Tuesday, October 30, 2012

Quote of the Day #215 - F. W. Krummacher

A quote from F. W. Krummacher:
Above all things, therefore, let us draw nigh to Jesus as our sole and everlasting High Priest, as our Mediator, Surety, and Ransom. "Without shedding of blood there is no remission." "The blood of Jesus Christ cleanseth us from all sin." The saints above "have washed their robes and made them white in the blood of the Lamb." O delay no longer, therefore, to follow their example! Jesus, in His crown of thorns and bleeding wounds, must be the object of your love and the ground of your hope, or else He is nothing to you, and you are in danger of eternal perdition.
~F. W. Krummacher (The Suffering Saviour, Chapter 2)

This quote was taken from Samuel Jackson's translation of F. W. Krummacher's book The Suffering Saviour: Meditations On The Last Days Of Christ.

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Sunday, October 21, 2012

Jesus, Led By The Spirit Into The Wilderness - Matthew 4:1 Bible Commentary

Then Jesus was led up by the Spirit into the wilderness to be tempted by the devil. (Matthew 4:1)
When John raised Jesus out of the Jordan River, Jesus' ministry began. There was the voice from the Father in heaven, and there was the Spirit, descending like a dove. What happened next, however, isn't necessarily what would be expected. After this magnificent revelation of all three Persons of the the Godhead, Jesus was led by the Spirit, not to the shepherdless people of Israel, but into the wilderness.

There, Jesus' obedience to the Father was put to the test— a trial that was dwarfed only by the blood-filled anguish of Gethsemane. In this trial, Jesus was tempted by the head of the kingdom of darkness, Satan. Long ago, Satan had rebelled against the Lord, taking many of the angels with Him. Now, in the wilderness, the serpent had the opportunity to battle the Second Adam face to face.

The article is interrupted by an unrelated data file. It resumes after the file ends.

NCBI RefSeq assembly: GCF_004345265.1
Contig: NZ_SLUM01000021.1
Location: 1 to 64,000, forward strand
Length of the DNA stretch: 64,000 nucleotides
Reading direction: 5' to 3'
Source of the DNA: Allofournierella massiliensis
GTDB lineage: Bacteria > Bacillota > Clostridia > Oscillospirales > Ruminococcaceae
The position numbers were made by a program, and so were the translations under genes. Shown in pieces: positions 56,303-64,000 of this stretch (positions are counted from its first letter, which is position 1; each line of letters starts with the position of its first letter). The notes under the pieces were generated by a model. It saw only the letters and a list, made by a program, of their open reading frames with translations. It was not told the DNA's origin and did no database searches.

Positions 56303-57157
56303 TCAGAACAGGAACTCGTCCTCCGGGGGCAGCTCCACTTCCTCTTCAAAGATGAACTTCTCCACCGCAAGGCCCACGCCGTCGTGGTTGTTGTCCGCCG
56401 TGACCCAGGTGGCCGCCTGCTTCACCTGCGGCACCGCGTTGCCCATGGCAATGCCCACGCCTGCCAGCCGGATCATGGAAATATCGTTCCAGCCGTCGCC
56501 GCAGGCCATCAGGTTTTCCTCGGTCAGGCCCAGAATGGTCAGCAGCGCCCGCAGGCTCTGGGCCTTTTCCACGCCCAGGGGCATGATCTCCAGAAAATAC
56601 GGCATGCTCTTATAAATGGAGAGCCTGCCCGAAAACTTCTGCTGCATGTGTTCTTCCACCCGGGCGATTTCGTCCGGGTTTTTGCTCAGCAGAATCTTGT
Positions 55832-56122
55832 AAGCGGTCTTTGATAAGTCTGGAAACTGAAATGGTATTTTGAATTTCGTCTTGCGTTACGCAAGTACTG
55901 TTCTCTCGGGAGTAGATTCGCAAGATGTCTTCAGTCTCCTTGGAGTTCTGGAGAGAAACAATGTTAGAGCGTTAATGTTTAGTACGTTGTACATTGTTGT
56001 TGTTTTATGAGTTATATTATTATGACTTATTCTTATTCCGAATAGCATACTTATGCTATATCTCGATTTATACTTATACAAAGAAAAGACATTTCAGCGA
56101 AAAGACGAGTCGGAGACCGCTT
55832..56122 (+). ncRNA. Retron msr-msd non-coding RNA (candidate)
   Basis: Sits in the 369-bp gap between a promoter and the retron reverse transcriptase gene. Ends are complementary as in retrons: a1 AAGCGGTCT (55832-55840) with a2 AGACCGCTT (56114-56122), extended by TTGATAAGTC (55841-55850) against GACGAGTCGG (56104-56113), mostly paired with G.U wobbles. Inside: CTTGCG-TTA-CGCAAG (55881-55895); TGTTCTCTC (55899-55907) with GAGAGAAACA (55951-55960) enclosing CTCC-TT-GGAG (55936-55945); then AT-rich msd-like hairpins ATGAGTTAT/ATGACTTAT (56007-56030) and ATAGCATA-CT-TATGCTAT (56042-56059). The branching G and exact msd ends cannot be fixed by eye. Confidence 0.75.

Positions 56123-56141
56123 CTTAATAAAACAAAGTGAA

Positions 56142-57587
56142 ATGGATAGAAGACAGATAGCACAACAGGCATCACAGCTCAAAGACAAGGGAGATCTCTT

This Second Adam, the Messiah, the incarnate Son of God— He is the very one who was prophesied in Genesis 3:15. He is the seed of the woman that would bruise the head of the serpent.

In this encounter between Satan and Jesus Christ, we can learn how we ought to battle temptation. Each of Jesus' three temptations show us the importance of knowing Scripture and keeping our eyes fixed on God.

As is evident from this first verse, a glorious moment is no sign that a trial isn't just around the corner. Jesus heard the Father's voice, and the Spirit descended upon Him. But then the Spirit immediately drove Him into the wilderness to be tempted. Take warning, then, from this event in our Saviour's history. Just because you are enjoying sweet communion with the Father today doesn't mean you will not face the severest of trials tomorrow.

While you are on this earth, you will be tempted to let your guard down when you experience a "glorious moment". Resist this temptation. Keep your eyes fixed on God, not on yourself. For though the Spirit Himself may lead you into a trial, it is for your benefit. It is so that you might look only to God for your strength— the one who provides for all your needs— the one who is your protector, who alone is worthy of worship, even in the midst of the hardest of tests.